In July, Kara shared The Story of an Inspiring Jacket with you. Today, I (Teri) will show you what we have each done with the design created from that jacket. These projects have been such fun, and we hope to share the joy with you. We are excited to teach this class at Primitive Homespuns Wool & Needleworks in October, in Frederick, MD.
When we first met Kathy, the owner of the shop, she asked if we could design a wool appliqué piece that could be used to top a wooden box. Kara had already started working on this pattern in bright colors by Shakerwood Woolens, and we took it in to show to her. Kathy thought that the design would be perfect, so I selected a palette of colors from her shop to stitch my model. As I love warm colors, my model has a very different look from Kara's. Our two examples show how the same pattern, with the same embroidery stitches, can look so very different!
Here are a few side-by-side detail shots for you to compare.
Sometimes a different look is achieved because of different thread choices, or even because of the density and weave of the wool. The purple wool on the outer petal of the above flower, left, held the scalloped cut. The teal, on the right, however, was a looser weave, so I chose to fray it with the back of my needle, so it would look more feathery.
For our class at Primitive Homespuns, we will be using the warmer palette and making a lovely box that would be perfect for storing sewing supplies, threads, or even used as a project box for appliqué or embroidery pieces. I went to the shop yesterday to work with Kathy to secure the finished piece on the top of the box, which she had painted a lovely brick red. First, I backed the finished piece with muslin, using SoftFuse Premium™ as my fusible. Then I trimmed it to size, and we backed it with Shurtape® double-sided carpet tape. Kathy has this process down to an art; I was impressed watching her trim the tape to the size of the appliqué, and methodically remove one strip of backing paper at a time to carefully secure it to the box with proper placement.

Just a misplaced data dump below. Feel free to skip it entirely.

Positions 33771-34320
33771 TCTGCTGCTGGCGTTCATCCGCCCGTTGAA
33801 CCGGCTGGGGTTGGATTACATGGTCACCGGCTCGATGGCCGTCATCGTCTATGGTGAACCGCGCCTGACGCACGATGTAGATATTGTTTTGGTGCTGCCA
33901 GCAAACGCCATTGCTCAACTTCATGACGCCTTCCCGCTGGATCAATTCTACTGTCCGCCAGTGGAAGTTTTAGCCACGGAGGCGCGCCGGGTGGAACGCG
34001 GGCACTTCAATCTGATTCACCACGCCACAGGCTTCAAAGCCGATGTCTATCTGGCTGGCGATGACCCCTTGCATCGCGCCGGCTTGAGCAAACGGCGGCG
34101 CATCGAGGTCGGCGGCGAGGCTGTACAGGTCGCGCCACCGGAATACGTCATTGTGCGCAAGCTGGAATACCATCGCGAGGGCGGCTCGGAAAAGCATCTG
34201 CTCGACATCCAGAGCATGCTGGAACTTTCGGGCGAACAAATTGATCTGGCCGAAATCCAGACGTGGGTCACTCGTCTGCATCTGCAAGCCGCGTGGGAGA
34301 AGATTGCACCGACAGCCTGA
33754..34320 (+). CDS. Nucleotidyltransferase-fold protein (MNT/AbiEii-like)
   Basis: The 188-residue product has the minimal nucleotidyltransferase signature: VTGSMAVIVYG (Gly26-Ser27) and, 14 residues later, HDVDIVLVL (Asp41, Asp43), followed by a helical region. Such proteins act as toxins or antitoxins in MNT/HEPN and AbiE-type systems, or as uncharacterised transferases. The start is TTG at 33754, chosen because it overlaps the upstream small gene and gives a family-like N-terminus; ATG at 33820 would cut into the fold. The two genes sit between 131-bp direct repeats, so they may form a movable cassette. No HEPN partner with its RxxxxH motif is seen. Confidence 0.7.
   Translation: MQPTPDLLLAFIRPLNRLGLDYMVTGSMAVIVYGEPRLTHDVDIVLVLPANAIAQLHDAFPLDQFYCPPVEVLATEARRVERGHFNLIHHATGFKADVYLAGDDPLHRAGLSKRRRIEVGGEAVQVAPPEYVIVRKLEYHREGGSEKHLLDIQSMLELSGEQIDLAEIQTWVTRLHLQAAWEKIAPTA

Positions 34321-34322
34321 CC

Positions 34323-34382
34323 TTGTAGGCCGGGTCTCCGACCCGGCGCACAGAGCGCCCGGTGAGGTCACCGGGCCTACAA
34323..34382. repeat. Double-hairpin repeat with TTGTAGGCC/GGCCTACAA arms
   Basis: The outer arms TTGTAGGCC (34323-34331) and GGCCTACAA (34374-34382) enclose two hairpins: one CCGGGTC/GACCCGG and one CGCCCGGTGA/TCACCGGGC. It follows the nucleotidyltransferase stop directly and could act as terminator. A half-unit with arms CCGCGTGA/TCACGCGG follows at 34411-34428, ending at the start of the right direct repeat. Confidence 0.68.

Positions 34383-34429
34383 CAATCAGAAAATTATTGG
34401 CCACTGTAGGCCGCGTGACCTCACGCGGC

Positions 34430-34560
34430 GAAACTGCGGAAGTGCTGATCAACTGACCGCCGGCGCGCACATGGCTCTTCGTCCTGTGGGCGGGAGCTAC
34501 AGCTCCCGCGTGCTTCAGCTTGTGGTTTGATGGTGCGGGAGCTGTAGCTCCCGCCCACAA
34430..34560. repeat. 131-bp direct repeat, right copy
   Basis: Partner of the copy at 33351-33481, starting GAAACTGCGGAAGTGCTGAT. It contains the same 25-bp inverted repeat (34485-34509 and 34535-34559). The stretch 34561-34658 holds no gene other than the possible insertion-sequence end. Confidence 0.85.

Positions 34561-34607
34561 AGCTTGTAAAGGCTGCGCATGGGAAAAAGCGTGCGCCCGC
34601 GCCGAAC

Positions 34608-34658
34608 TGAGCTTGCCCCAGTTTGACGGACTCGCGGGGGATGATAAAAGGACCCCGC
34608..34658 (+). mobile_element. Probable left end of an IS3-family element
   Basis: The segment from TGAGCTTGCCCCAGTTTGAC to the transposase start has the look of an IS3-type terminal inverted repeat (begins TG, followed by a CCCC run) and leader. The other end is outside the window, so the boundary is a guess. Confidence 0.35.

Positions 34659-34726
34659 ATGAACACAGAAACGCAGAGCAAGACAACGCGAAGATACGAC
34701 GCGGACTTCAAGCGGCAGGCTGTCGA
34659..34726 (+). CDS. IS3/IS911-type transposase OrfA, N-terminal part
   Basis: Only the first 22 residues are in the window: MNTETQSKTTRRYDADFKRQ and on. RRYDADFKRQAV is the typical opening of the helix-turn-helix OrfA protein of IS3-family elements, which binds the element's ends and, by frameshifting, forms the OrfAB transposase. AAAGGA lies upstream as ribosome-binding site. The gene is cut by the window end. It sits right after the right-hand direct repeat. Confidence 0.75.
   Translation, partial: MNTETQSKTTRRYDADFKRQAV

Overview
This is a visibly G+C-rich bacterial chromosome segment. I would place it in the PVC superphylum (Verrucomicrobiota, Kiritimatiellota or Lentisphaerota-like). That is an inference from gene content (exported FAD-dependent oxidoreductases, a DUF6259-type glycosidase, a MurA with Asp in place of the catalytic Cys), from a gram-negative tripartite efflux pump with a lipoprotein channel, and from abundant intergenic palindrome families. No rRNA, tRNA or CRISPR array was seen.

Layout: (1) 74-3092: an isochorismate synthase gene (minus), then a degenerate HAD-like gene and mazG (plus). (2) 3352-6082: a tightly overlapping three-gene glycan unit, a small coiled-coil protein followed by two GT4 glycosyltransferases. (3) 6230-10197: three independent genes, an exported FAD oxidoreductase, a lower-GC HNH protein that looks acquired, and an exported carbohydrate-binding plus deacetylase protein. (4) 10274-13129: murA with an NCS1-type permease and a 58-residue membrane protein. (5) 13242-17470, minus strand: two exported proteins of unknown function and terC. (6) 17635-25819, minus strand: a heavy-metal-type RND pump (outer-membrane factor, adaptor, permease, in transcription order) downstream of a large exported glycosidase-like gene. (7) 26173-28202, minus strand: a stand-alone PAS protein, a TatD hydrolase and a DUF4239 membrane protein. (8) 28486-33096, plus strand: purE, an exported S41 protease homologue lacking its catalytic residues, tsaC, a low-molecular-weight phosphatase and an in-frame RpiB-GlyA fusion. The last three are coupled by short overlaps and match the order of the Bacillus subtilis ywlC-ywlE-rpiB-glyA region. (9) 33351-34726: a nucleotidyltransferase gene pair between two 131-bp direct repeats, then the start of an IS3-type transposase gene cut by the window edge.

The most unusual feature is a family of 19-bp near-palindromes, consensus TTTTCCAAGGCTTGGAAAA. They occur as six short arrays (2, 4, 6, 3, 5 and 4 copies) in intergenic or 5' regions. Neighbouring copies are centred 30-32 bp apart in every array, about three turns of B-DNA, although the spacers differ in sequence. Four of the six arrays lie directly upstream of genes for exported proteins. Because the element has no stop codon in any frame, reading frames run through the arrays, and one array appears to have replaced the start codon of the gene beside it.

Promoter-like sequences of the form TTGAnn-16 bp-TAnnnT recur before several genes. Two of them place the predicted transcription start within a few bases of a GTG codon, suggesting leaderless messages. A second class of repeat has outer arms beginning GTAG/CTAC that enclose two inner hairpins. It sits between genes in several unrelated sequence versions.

We auditioned several examples of trim, including discussing a blanket stitch around the edge of the block, but we settled on a lovely vintage chenille yarn, which we glued down using Aleene's® Original Tacky Glue®. The color matched the pale yellow used in the block and gave it a nice, finished look without distracting the eye from the design.
While I was stitching up my model, I put a photo of my embroidery on a Facebook group and was astonished by the number of requests there were for the pattern. So we decided that it only made sense to write up directions and create a formal pattern. We have been working hard to get it ready, and it should be up on our website by October. But in the meantime, if you live in the Frederick area of Maryland, come join us for some Saturday fun! (For more information about the class, please check our website, by clicking here.)
We thought it would be fun to put our two projects together for a photo session; here they are sitting on a chair together in the shop. You can see that Kara decided to stitch hers into a pillow, and she just happened to have the perfect fabric to match her appliqué! What would we do without such an extensive fabric stash?!